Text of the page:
UN Gender Focus: reproductive rights, women police officers and solar energy

9 June 2016

Zimbabwe activist champions sexual reproductive rights for women

Young girls in Zimbabwe struggle with issues ranging from early pregnancy to accessing sexual reproductive services, a young activist has said. Annah Sango, advocacy officer for Africa Young Positives, is in New York to attend a High-Level event in the UN General Assembly on ending AIDS. A political declaration was adopted on Wednesday, setting new time-limited targets to end the epidemic as a public health threat, by 2030. A motivational speaker and life coach, she started her own community-based support group for women affected by HIV. Speaking to Jocelyne Sambira, Ms Sango began by explaining why the conference was important to her and the young girls she works with.

Priscilla Makotose speaking to Daniel Dickinson. Photo: UN Radio

Countries urged to send more women police officers to Darfur

More women police officers are needed in Darfur to help protect millions of people displaced by conflict. The appeal has been made by Priscilla Makotose, Police Commissioner at the hybrid UN-African Union mission there, known as UNAMID. She said although women comprise the majority of internally displaced people (IDPs) in Darfur, women police officers make up just two per cent of the mission’s Formed Police Units (FPUs). Daniel Dickinson caught up with Ms Makotose during her recent visit to UN Headquarters to attend a global summit of police chiefs. She began by talking about what it is like to work for peace in Darfur.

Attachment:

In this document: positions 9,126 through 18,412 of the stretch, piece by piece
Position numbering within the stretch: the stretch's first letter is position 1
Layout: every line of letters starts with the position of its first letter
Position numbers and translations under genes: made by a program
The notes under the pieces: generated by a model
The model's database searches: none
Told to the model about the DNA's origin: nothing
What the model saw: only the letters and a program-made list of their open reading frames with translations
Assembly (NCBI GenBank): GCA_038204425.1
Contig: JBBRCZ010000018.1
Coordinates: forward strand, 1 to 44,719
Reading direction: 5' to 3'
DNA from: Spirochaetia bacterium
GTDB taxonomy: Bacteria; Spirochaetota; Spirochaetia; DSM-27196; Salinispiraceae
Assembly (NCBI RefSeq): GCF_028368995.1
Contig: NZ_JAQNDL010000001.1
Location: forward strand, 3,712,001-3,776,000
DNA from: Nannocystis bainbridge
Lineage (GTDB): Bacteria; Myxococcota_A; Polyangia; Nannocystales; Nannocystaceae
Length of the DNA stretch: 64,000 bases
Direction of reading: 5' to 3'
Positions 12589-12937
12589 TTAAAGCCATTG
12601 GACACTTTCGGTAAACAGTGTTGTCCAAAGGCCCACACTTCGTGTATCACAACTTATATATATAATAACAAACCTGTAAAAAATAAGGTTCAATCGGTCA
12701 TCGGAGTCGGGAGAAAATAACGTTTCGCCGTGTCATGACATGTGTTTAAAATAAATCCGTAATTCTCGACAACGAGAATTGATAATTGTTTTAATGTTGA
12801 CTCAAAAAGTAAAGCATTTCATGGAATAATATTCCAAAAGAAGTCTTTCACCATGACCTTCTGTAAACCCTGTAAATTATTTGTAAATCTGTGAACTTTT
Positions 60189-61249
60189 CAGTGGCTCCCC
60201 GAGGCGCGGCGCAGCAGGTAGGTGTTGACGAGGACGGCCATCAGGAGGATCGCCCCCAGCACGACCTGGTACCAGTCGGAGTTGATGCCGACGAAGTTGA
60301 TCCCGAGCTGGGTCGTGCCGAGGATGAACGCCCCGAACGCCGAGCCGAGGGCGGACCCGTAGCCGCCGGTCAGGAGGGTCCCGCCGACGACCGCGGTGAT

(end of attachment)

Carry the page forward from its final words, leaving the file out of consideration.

Abze Djigma. Photo: UN-OHRLLS

Solar energy: A catalyst for transforming lives in West Africa

Solar energy is lighting the pathway to a better future for rural youth and women in West Africa; that’s according to an engineer from Burkina Faso who attended a recent UN conference in Turkey devoted to the world’s Least Developed Countries (LDCs). The young people are being trained to install and maintain solar panels, water heaters and other items through a project called MAMA-LIGHT for Sustainable Energy.Princess Abze Djigma, founder of Abze Solar which produces the MAMA-LIGHT line of products, is behind the initiative.Princess Abze spoke to Reem Abaza who began by asking her if there was a conflict between the need for companies to be profitable as well as socially responsible.

Presenter: Jocelyne Sambira

Production Assistant: Ana Carmo

Duration: 10'00″

Audio Duration:


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